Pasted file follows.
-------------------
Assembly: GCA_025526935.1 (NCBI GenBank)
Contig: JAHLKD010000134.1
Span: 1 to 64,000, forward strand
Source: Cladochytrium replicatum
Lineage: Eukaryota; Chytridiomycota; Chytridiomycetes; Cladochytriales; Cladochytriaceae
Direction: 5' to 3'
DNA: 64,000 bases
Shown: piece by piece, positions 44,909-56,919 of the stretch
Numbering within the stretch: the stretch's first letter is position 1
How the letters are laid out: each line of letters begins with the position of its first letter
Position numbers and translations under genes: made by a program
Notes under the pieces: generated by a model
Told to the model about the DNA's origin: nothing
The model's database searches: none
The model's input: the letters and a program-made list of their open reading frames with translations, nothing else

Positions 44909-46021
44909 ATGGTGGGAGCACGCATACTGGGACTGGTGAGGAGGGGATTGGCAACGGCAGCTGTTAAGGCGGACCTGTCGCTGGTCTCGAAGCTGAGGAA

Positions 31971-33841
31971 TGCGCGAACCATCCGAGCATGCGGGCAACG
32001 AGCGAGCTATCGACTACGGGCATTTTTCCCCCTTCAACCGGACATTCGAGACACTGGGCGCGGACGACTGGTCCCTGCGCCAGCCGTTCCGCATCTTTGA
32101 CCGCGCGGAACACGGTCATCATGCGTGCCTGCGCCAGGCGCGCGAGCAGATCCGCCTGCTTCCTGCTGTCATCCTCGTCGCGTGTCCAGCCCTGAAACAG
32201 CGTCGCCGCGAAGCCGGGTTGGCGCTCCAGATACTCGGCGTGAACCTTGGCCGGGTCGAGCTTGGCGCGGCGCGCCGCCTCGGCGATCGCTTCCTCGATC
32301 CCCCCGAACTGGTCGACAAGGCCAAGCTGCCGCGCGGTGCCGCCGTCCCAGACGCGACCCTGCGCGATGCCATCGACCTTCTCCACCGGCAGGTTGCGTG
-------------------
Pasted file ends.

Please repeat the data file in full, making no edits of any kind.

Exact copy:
Assembly: GCA_025526935.1 (NCBI GenBank)
Contig: JAHLKD010000134.1
Span: 1 to 64,000, forward strand
Source: Cladochytrium replicatum
Lineage: Eukaryota; Chytridiomycota; Chytridiomycetes; Cladochytriales; Cladochytriaceae
Direction: 5' to 3'
DNA: 64,000 bases
Shown: piece by piece, positions 44,909-56,919 of the stretch
Numbering within the stretch: the stretch's first letter is position 1
How the letters are laid out: each line of letters begins with the position of its first letter
Position numbers and translations under genes: made by a program
Notes under the pieces: generated by a model
Told to the model about the DNA's origin: nothing
The model's database searches: none
The model's input: the letters and a program-made list of their open reading frames with translations, nothing else

Positions 44909-46021
44909 ATGGTGGGAGCACGCATACTGGGACTGGTGAGGAGGGGATTGGCAACGGCAGCTGTTAAGGCGGACCTGTCGCTGGTCTCGAAGCTGAGGAA

Positions 31971-33841
31971 TGCGCGAACCATCCGAGCATGCGGGCAACG
32001 AGCGAGCTATCGACTACGGGCATTTTTCCCCCTTCAACCGGACATTCGAGACACTGGGCGCGGACGACTGGTCCCTGCGCCAGCCGTTCCGCATCTTTGA
32101 CCGCGCGGAACACGGTCATCATGCGTGCCTGCGCCAGGCGCGCGAGCAGATCCGCCTGCTTCCTGCTGTCATCCTCGTCGCGTGTCCAGCCCTGAAACAG
32201 CGTCGCCGCGAAGCCGGGTTGGCGCTCCAGATACTCGGCGTGAACCTTGGCCGGGTCGAGCTTGGCGCGGCGCGCCGCCTCGGCGATCGCTTCCTCGATC
32301 CCCCCGAACTGGTCGACAAGGCCAAGCTGCCGCGCGGTGCCGCCGTCCCAGACGCGACCCTGCGCGATGCCATCGACCTTCTCCACCGGCAGGTTGCGTG